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Wheat futures decline on favorable northern Plains weather

Rainfall is expected in parts of North Dakota starting this afternoon.

Wheat futures were lower in early trading Thursday as rain moves into the northern Plains where spring varieties are maturing, which may give the crop a boost. 

Spring wheat was rated 69% good or excellent as of Sunday, which was down from the previous week when 75% earned top ratings. 

The National Weather Service said there’s a chance of thunderstorms across much of North Dakota this afternoon and evening, though some may become severe. 

Prices also are being underpinned by weather concerns in Australia where rains are expected to be limited in the next 10 days, according to Commodity Weather Group. Moisture shortages are forecast to expand to half of the country’s Wheat Belt. 

It’s not all bad news for wheat, however, as export sales in the seven days that ended on June 25 came in at almost 490,000 metric tons. Analysts polled by Reuters were expected sales from 250,000 tonnes to 600,000 metric tons.

The U.S. Department of Agriculture on Tuesday said it expects all-wheat acres for 2020 at 44.3 million, down 2% from the previous year and the lowest total since record keeping began in 1919. 

Chicago wheat for September delivery was down 3¼¢ to $4.95½ a bushel in early trading while Kansas City futures lost 3¾¢ to $4.39 a bushel. 

Corn and soybeans were mixed early as investors weighed hot weather in the southern Corn Belt against concerns about demand amid a resurgence of the COVID-19 virus. 

Corn futures for December delivery fell 1¾¢ to $3.58¾ a bushel. Soybeans for November delivery gained 1¢ to $9 a bushel early Thursday. 

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Wednesday’s Grain Market Review

On Wednesday, the CME Group’s farm markets extend their rally from yesterday’s bullish USDA report.

At the close, the Sept. corn futures finished 9¢ higher at $3.50½. Dec. corn futures closed 10¢ higher at $3.60½.
 
Aug. soybean futures closed 12¾¢ higher at $8.91. November soybean futures settled 16¾¢ higher at $8.99.

Sep. wheat futures finished 7¢ higher at $4.98½. 

Aug. soymeal futures closed $6.40 per short ton higher at $295.50. Aug. soy oil futures closed 0.22¢ higher at 28.36¢ per pound.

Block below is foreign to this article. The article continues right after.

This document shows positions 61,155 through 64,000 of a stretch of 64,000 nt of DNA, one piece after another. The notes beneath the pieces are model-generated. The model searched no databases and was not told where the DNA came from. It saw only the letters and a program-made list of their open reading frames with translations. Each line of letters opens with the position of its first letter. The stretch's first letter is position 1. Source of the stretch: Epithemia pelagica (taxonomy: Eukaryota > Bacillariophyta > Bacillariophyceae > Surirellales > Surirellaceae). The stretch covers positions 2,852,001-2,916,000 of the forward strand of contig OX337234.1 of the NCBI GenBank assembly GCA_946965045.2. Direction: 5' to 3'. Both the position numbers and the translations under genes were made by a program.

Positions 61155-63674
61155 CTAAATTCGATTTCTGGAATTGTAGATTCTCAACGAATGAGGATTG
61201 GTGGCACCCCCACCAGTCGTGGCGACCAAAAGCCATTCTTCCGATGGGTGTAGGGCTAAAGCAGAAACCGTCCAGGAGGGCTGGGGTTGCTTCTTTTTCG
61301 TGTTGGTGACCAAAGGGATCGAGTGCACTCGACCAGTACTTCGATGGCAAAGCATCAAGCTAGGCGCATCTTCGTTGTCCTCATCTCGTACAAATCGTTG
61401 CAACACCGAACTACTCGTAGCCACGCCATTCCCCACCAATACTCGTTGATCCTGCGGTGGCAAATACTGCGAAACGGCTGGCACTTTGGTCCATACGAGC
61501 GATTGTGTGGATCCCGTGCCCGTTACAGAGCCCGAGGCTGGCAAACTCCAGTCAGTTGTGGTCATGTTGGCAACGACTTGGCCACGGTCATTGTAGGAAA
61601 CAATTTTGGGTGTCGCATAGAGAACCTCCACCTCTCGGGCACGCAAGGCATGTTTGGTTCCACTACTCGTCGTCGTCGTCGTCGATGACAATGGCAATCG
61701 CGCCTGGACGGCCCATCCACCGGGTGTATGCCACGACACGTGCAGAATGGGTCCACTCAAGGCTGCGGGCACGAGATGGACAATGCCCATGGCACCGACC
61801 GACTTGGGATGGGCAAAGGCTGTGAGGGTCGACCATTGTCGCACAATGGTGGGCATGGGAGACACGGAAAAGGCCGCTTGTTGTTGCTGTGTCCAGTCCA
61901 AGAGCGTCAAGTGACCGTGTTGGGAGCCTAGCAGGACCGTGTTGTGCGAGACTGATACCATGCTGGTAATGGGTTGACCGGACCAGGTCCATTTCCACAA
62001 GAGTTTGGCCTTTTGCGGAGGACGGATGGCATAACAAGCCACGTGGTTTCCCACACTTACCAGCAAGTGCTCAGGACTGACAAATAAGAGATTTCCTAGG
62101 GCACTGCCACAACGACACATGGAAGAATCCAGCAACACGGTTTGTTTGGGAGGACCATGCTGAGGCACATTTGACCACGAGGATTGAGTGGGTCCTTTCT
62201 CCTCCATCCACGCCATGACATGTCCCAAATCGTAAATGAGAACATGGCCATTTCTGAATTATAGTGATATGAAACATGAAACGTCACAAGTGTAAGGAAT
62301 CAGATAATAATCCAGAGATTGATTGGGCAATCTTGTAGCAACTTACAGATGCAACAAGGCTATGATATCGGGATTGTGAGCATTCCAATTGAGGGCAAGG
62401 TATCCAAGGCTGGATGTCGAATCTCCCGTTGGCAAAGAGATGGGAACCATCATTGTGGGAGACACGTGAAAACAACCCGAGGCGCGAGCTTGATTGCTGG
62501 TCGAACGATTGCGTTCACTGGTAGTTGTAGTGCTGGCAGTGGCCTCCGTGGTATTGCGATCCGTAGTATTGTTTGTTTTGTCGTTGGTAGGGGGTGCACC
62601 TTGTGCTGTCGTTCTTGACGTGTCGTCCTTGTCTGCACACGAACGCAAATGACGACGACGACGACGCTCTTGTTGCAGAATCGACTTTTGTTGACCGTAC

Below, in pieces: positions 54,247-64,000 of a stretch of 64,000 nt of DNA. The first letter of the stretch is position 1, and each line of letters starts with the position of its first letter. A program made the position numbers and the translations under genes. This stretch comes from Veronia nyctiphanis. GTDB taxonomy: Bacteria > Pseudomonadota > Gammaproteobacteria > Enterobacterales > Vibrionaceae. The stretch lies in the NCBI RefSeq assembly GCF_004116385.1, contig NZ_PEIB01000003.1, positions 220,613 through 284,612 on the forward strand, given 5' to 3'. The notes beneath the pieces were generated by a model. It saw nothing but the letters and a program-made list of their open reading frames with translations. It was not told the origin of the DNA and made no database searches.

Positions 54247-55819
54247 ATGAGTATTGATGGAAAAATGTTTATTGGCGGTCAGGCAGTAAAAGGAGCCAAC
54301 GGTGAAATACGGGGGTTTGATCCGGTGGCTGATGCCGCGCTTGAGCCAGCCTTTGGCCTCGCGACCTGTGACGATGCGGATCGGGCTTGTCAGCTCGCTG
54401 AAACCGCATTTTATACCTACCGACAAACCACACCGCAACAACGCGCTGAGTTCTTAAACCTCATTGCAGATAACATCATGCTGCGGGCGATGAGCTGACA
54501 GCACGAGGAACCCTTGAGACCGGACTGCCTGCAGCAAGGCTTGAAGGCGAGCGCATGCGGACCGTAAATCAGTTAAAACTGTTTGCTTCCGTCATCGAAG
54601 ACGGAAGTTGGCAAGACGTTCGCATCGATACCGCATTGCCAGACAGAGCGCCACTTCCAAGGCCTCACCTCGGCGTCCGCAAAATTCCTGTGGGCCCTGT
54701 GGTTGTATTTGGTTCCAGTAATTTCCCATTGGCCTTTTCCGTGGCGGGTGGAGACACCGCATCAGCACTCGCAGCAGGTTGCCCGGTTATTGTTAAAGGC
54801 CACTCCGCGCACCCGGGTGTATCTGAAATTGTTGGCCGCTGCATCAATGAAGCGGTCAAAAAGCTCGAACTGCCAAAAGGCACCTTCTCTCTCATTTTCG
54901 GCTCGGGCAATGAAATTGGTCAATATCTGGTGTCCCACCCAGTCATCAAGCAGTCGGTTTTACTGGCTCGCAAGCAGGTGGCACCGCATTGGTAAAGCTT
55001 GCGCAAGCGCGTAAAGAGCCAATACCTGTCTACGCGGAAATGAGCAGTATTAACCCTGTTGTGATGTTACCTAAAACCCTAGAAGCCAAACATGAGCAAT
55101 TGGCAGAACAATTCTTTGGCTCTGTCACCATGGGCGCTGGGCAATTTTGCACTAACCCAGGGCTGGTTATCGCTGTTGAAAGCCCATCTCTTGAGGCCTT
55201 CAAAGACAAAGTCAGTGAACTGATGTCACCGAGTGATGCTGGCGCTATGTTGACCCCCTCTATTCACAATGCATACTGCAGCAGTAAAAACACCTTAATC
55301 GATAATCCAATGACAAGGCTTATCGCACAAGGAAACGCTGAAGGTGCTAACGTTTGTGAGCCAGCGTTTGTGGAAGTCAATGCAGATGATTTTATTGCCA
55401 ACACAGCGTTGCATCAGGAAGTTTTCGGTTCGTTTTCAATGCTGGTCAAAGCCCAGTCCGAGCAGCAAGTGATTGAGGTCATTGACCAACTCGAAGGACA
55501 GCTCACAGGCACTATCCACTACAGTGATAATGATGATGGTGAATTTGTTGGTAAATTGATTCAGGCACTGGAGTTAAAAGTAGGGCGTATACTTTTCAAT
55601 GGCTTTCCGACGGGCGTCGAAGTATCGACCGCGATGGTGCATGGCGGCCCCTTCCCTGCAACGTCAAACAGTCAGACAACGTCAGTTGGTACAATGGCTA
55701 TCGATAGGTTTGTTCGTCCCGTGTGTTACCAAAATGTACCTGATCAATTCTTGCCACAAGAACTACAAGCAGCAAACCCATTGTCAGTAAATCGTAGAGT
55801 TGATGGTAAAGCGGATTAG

In the outside markets, the NYMEX crude oil market is $0.35 per barrel higher at $39.62. The U.S. dollar is lower, and the Dow Jones Industrials are 20 points lower.

Jack Scoville, PRICE Futures Group, says that the markets are in day two of what should be a three-day buying spree by the funds. 

“There is at least one more day to go. The reports offered something for everyone, with stocks estimates high but planted area estimates low. We are reacting to the planted area and are ignoring the stocks for now, but sooner or later those will come into play as well. So, the rally probably has a limited potential for a further rally, unless it turns hot and dusty in July. If that weather is realized, all bets are off as the market could really run. Forecasts are for warmer and drier, so the market will be on edge for the next week or two until we see how pollination and flowering will go,” Scoville says.

Al Kluis, Kluis Advisors, says that investors are all bulled up and farmers should be prepared to take advantage of the rally. 

“Grain traders were surprised by the USDA on Tuesday: corn acres fell nearly 5 million acres from the March report, while soybean acres rose just over 300,000 acres. Prereport predictions were for a decline in corn acres near 1.5 million acres and an increase in soybean acres of nearly 1 million acres. The stocks section of the report was bearish corn and friendly soybeans; however, the acreage surprise gave the bulls the momentum,” Kluis told customers in a daily note.